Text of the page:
Yesterday, the British Defence Secretary, Philip Hammond, announced the latest in a series of cuts to the British military. The new British Army will consist of some 80,000 regulars plus about 30,000 reservists. According to the Ministry of Defence (MoD), the new, “leaner” British Army will be able to deploy a single three brigade division to a non-enduring, high intensity conflict. Great Britain’s rapid reaction capability will consist of a single air assault brigade. More depressing still, all that the MoD promises to field for an enduring expeditionary operation is a single brigade. Secretary Hammond’s announcement fudged the reality that in order to maintain even this small contingent of combat-capable forces, the Army was drastically cutting back on combat support capabilities such as logistics and communications in the Regular Army, pushing these functions into the Reserves or relying on private contractors. What remains now is a small, if shiny spearhead attached to a slight and breakable shaft.
These reductions are a continuation of the general decline of European military power that began with the end of the Cold War. The size of the entire Regular Army is now about the same as that of one formation, the British Army of the Rhine, that stood guard on the inner German border for most of the Cold War. As recently as 2003, in Operation Iraqi Freedom, Great Britain deployed nearly 50,000 combatants alongside U.S. forces. Today, it would be lucky to field half that number. When the new reductions take effect, by 2017, Great Britain will not be able to match its current deployment of forces in Afghanistan. In fact, at its new proposed size, the British Army could not even deploy the same number of troops that it did in the 1970s to secure peace in Northern Ireland.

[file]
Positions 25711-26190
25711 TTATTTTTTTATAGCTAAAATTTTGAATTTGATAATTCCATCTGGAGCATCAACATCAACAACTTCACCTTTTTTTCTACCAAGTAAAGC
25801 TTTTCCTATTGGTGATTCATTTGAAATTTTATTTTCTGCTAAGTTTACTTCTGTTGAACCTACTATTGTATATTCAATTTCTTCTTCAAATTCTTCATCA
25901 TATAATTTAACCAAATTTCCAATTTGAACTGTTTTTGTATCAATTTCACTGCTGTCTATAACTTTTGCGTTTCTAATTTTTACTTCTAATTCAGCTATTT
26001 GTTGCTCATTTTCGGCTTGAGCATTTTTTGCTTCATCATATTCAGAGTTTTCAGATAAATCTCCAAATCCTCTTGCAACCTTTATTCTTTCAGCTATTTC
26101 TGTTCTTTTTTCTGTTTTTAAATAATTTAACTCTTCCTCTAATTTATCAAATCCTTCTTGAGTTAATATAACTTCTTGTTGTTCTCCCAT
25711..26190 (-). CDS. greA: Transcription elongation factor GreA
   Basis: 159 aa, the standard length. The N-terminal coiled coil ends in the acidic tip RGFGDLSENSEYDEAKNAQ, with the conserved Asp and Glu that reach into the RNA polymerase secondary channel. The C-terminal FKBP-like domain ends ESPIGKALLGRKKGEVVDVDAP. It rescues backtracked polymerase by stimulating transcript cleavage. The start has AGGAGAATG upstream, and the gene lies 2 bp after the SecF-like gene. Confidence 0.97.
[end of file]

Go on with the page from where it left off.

What remains of the British Army will still deploy some usable formations. Current modernization plans include the upgrade to the Warrior infantry fighting vehicle and Apache attack helicopters, as well as additional Chinook transport helicopters and an intelligence fusion system. But quantity has a quality all its own. So when the active Army becomes the size of a Forlorn Hope the consequences for the credibility of British security policy are going to be serious and negative.
The British military has long been something of the canary in the mine when it came to the implications of budget pressures on its Free World counterparts, particularly the U.S. military. The British Army has been reduced to a one major contingency force, and even then only if it buddies up to the United States. Although the new U.S. Defense Strategy claims to have sculpted a force capable of handling two major regional conflicts at a time — if our allies also contribute — it is becoming obvious that the U.S. military is rapidly devolving into a one trick pony. The sun seems to have set on the British Army and the shadow of a long twilight is creeping up on the U.S. military.
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